Director – Greg DeLiso (Hectic Knife, Canada’s Best Kept Secret)
Release Date – 2020
Rating – 4/5
Tagline – “Meet basketball’s next big thing and where he was made…”
Many years ago I decided to start a blog where I could review forgotten action and exploitation films from the 70s and 80s. It was my way of finding a way to relax while enjoying movies that I love. My original blog ran for a few months and before long my love for horror and blaxploitation took over and my main focus was indie horror. I’ve primarily reviewed horror movies for almost a decade now but sometimes I want to switch it up a bit and review something out of my wheelhouse. That is why I started my Trashploitation series that way when I don’t feel like reviewing a horror flick I can toss something else in and check it out.
A few weeks back director Greg DeLiso reached out to me to check out his short documentary Ypsi’s Emoni about a Michigan athlete rising to fame. I’m a huge fan of DeLiso’s Hectic Knife so I agreed to check it out even though I’m not one that follows sport. Surprisingly, this documentary was extremely entertaining.
**Spoiler Alert**This documentary follows a lifelong Detroit basketball fan who hears about a high school student making a name for himself among the sports community. He visits the school, along with his film crew, to watch Emoni Bates in action where they are met with mediocrity at first but soon see the rising star shine on the court.**Spoiler Alert**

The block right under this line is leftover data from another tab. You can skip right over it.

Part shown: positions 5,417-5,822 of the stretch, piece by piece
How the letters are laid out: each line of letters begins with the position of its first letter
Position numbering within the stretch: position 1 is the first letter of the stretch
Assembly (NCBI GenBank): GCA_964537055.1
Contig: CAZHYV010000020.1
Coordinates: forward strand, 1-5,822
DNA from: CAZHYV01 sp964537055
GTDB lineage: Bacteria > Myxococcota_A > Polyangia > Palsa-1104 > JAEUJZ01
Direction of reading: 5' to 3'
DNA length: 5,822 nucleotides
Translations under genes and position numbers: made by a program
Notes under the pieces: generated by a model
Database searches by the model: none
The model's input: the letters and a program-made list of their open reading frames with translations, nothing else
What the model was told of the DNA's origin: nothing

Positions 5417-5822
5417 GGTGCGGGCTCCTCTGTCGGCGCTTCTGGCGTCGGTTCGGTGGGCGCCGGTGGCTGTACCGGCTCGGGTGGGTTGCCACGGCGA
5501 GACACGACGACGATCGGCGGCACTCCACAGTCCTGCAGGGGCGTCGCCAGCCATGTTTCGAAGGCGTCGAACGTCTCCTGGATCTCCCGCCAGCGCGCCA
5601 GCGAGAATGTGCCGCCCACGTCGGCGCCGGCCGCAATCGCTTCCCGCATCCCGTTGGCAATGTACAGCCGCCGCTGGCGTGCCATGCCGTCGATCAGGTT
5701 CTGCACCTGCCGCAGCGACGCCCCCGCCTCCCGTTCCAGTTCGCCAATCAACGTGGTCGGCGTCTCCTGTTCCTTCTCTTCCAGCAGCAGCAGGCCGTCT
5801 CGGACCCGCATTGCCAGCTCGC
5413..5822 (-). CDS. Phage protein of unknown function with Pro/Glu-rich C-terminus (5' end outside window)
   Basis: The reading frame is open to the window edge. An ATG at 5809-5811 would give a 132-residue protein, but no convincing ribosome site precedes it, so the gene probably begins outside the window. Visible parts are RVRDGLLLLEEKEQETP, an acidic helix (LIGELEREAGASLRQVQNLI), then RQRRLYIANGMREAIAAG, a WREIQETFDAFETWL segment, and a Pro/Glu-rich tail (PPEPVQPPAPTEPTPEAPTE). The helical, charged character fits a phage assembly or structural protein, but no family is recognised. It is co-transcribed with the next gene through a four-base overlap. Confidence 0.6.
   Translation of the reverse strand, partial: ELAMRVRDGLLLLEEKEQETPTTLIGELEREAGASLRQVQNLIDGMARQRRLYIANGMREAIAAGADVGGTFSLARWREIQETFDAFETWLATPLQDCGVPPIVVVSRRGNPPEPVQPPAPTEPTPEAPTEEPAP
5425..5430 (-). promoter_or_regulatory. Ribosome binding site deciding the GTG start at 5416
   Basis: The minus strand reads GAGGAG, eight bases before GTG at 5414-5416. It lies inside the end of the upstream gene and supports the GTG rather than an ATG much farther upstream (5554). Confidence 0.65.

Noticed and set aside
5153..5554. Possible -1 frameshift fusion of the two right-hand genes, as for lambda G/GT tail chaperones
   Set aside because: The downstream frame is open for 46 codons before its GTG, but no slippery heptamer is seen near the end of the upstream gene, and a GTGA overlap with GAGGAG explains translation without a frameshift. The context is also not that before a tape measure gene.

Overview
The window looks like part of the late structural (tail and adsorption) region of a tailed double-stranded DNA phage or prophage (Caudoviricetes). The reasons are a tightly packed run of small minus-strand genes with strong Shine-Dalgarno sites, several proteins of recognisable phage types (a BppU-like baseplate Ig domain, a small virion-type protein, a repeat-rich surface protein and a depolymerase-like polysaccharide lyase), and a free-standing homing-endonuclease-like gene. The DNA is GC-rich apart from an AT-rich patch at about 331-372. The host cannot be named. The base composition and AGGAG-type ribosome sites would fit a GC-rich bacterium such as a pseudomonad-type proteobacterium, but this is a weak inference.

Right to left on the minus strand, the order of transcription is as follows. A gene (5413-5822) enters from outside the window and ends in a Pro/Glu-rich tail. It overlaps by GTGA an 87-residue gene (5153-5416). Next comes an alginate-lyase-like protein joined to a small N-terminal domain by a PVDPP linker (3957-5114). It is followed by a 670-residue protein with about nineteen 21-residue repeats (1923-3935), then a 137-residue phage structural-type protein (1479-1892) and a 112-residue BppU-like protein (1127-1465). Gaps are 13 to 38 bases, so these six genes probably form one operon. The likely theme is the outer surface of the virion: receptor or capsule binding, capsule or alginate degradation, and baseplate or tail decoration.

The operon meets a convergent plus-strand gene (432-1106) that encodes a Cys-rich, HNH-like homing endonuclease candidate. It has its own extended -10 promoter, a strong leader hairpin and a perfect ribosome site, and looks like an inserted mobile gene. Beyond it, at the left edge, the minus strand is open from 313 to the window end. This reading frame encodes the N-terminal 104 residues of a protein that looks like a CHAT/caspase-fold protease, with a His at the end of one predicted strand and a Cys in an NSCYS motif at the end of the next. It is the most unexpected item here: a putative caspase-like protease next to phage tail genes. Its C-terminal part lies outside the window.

Honestly, I had no idea what I was getting myself into when I agreed to review this for DeLiso. I never watch sports and most of my spare time is spent on horror or Xbox but I review movies and decided that if I went into this one with that mindset I would be able to write a review. I may not know a damn thing about Michigan basketball but I do know documentaries and this one was worth the time.
The interviews in this one mostly consist from Emoni himself or those very close to him. They give an very in-depth look at his personal life and what drives him to be better on the court. His passion is clearly shown in the 20 minute film and you can see why he is becoming the star that he is. The interviews do seem to focus more on current and recent events rather than years prior which does make sense considering he is so young. We get some smooth transitions between each segment and the topic being discussed with some nice shots added in for aesthetics.
Overall, Ypsi’s Emoni may not be a film I would seek out on my own but it is very entertaining and worthwhile. I hope I see this young athlete achieve all his goals and I can’t wait to see what the future holds for DeLiso. Check this one out!